The days are coming, when I will raise up for David a righteous Branch, a King who will reign wisely. This is the name by which he will be called: The Lord Our Righteous Saviour. Jeremiah 23:5-6
I was surprised to discover that there are some 43 or 44 countries in our world today that have monarchies. There are many images that came into my mind when thinking about this – vast palaces, pomp and ceremony, wealth beyond imagining.
However, we need to know that Jesus is not a far-removed king on high but one who bends himself to our brokenness so that we might be saved. He displays his kingship in service to others and his death on the cross. In this servanthood and life-giving love, Christ reigns. His presence is to be found in the difficult, struggling and painful places of our world.
This King deserves my love, my allegiance, my service in this world with him in the places he is and calls me to be.
King Jesus is worthy to be the Centre of our universe.
Wow a lot happened last Sunday at church. To hear the unique stories of the life-changing difference a relationship with Jesus makes reminds me of the joy of ministry. Thank you Graham, Jaime and Greg for your courage and honesty.
Thanks to all those involved last Sunday from the details of the service including the Church Council with the launch of our vision and three year direction “Raising Children of God”, to those involved in the re-affirmation of baptism to the music, the membership and the behind the scenes office work required to get over 200 personal certificates printed (please pick yours up if you haven’t yet) and then finally the generous hospitality of the international lunch to follow. It was a wonderful preview of the great heavenly banquet Jesus talked about. Thanks Joy for the vision of the international lunch and all the many people who pitched in to help with providing food, serving, setting up, the kids who served others and those who cleaned up. It was a great team effort which created a family buzz of Christian fellowship for over 200 people. Thank you.
This Sunday Colette and I will talk about the five-fold ministry mentioned in Ephesians.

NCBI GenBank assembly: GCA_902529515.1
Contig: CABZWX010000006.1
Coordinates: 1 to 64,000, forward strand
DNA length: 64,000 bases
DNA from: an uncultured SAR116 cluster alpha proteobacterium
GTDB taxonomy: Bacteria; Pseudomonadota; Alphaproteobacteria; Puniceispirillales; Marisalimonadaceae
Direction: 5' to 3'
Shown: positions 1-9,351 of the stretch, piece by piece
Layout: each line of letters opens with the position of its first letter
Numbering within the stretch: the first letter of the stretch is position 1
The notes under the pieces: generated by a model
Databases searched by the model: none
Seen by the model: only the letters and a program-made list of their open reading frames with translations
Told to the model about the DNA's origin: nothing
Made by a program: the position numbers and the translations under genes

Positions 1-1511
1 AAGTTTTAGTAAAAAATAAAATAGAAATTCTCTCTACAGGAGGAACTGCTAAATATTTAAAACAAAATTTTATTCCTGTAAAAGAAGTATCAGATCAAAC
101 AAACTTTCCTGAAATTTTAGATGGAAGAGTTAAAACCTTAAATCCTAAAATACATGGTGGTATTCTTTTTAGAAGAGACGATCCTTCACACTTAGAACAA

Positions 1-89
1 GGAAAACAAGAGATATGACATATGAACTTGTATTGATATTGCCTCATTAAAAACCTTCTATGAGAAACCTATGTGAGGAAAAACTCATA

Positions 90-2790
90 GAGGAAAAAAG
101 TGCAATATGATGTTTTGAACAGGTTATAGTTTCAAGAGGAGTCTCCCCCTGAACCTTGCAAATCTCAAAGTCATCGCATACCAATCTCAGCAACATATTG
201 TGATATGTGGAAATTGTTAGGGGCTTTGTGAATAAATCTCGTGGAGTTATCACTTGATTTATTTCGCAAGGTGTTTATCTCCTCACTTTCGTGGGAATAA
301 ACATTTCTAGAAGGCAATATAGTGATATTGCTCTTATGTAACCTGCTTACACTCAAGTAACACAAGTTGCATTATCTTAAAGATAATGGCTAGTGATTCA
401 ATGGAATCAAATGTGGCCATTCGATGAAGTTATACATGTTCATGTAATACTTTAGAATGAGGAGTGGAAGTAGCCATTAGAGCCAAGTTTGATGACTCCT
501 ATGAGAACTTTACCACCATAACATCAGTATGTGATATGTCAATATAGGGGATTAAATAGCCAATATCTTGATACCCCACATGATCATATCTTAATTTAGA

“And he gave the apostles, the prophets, the evangelists, the shepherds and teachers, to equip the saints for the work of ministry, for building up the body of Christ.” Ephesians 4:12-13
It’s a list that Paul gives in a general letter about church. There is debate as to whether this is an exhaustive list of the ministries in the church or not and since writing in the first century there are now broad ways of understanding how this can apply to our church today. The apostle is like the church planter or entrepreneur who begins lasting church movements, the prophet listens to the voice of the spirit and responds, this can be calling out injustice or being able to see God’s plan for others, the evangelist shares the message of the gospel to encourage faith, the shepherd is those who pastorally care for the flock and finally the teacher is the one who explains Jesus to others. Some argue that everyone is one of these five, others would argue it’s a specific list.
There are a number of online “five-fold ministry test” to see who you are.
Mike Breen from ‘Building a Discipling Culture” talks about having a “base” ministry, which is our natural default. The one we find easiest. We might go through phases of each of the others to help deepen our base. The final focus is that each of the ministries need to work together as the body of Christ, not independently. Their purpose is not to lift and build up the ego of the believer but rather to humbly equip others in ministry and build the wider church up. So may the Holy Spirit help us to equip the saints for ministry as we raise children of God.